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Asia-Pacific stocks struggle for direction as investors assess inflation and monetary policy outlook

Asia-Pacific stocks struggle for direction as investors assess inflation

February 9, 2022: -On Tuesday, Shares in Asia-Pacific were mixed, with Chinese stocks among the biggest losers regionally.

By the Tuesday market close in mainland China, the Shenzhen component slips 0.975% to 13,325.41. The Shanghai composite fared better, which recovers from its earlier losses by increasing 0.67% to 3,452.63.

Hong Kong’s Hang Seng index also decreased 0.77%, as of its final hour of trading, with Chinese tech stocks in the city decreasing, Alibaba plunged 2.26%, Tencent declined 1.38%, while Meituan slipped 1.95%. The Hang Seng Tech index has shed 1.21%.

On Monday, Market sentiment on China stocks took a hit after the U.S. Commerce Department said it had added 33 Chinese entities to a red-flag export list. WuXi Biologics saw its Hong Kong-listed stock plunge over 20% before trading was halted on Tuesday, one of the affected firms.

However, Japan’s Nikkei 225 gained 0.13% to close at 27,284.52 while the Topix index increased 0.42% to 1,934.06. Shares of conglomerate SoftBank Group decreased 0.9%, with the firm announcing plans to take Arm public after a planned sale of the subsidiary to Nvidia collapsed due to “significant regulatory challenges.”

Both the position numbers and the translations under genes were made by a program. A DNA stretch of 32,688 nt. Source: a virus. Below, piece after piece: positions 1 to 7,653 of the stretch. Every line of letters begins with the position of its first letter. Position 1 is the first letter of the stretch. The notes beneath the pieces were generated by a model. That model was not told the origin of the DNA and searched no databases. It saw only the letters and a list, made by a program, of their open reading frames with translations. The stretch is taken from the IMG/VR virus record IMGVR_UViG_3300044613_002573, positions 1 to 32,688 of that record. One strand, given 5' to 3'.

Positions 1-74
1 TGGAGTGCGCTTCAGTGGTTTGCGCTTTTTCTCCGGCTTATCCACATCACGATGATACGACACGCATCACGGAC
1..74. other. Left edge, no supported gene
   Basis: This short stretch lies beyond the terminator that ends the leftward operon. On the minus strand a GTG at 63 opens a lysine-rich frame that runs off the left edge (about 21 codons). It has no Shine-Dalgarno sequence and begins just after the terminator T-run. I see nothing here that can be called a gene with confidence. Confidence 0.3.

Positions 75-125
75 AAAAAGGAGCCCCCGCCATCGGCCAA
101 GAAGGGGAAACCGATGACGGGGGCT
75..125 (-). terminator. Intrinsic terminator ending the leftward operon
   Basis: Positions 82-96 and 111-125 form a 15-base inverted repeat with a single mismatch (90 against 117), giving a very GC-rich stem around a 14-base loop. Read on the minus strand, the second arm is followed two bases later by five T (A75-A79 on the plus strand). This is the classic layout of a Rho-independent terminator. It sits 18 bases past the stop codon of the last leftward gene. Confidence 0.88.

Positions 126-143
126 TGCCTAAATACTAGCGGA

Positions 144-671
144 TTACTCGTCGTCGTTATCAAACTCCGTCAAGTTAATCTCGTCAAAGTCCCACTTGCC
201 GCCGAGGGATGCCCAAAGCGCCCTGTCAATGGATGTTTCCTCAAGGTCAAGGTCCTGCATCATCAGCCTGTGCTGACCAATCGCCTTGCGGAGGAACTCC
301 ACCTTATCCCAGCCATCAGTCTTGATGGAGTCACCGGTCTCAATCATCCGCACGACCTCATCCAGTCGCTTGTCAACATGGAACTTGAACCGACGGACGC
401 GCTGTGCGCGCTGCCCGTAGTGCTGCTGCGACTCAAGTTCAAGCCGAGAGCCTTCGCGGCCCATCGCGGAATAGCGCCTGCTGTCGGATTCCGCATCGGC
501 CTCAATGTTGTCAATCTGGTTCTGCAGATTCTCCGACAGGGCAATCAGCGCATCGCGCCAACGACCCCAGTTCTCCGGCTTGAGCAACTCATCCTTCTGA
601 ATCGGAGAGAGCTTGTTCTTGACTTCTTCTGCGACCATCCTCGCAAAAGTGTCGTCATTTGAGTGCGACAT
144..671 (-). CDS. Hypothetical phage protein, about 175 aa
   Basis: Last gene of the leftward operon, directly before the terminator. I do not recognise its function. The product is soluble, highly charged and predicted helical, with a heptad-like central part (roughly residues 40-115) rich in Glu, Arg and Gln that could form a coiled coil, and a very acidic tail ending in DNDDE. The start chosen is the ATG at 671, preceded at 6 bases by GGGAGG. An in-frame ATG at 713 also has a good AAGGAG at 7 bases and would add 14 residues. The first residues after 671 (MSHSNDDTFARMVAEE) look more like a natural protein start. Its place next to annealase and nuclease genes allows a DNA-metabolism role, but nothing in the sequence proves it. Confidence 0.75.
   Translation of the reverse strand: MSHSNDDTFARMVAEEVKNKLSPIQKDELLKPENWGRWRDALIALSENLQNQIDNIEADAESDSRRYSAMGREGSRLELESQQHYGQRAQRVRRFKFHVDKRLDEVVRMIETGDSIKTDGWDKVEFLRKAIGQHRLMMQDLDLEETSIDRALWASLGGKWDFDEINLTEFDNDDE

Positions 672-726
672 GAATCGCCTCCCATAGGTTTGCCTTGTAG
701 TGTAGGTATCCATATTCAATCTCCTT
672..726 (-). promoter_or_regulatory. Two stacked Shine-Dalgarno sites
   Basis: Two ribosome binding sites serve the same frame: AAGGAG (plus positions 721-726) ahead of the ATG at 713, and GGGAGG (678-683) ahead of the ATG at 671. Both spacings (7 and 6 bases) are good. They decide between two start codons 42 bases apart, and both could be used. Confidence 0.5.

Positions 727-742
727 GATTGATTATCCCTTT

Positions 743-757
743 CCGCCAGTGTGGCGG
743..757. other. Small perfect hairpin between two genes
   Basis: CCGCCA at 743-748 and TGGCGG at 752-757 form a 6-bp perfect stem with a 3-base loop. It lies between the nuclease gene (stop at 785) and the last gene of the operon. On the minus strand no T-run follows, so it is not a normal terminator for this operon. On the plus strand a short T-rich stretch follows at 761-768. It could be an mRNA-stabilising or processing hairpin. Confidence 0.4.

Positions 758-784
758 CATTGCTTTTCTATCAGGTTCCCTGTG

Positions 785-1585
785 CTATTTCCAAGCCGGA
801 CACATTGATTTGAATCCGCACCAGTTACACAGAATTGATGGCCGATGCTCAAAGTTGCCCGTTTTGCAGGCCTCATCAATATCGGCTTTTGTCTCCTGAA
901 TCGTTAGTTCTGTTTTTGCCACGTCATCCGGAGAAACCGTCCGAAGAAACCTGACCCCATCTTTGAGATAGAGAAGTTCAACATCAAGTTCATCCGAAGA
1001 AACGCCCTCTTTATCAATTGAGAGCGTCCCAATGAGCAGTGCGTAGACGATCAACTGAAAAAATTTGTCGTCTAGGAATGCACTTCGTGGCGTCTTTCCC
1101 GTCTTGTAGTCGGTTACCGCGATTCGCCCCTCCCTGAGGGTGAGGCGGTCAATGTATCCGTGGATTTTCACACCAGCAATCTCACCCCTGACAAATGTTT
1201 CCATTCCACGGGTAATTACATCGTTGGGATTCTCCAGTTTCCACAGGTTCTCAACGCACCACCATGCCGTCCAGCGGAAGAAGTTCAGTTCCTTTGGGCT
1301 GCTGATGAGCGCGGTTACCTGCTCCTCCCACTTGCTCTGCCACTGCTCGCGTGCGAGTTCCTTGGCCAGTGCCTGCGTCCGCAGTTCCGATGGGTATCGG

South Korea’s Kospi finished the trading day fractionally higher at 2,746.47. The S&P/ASX 200 increased 1.07% on the day to 7,186.70 in Australia.

MSCI’s broadest index of Asia-Pacific shares outside Japan stood little changed.

Global markets continue to see a wave of volatility as investors continue to assess the outlook for factors like central bank policy normalization, with expectations that fast-rising wages in the U.S. could lead the Federal Reserve to increase interest rates even higher this year.

“For now at least, inflation and related central bank thinking remain by far the bigger influence on market sentiment,” Ray Attrill, head of foreign exchange strategy at National Australia Bank, wrote in a Tuesday note.

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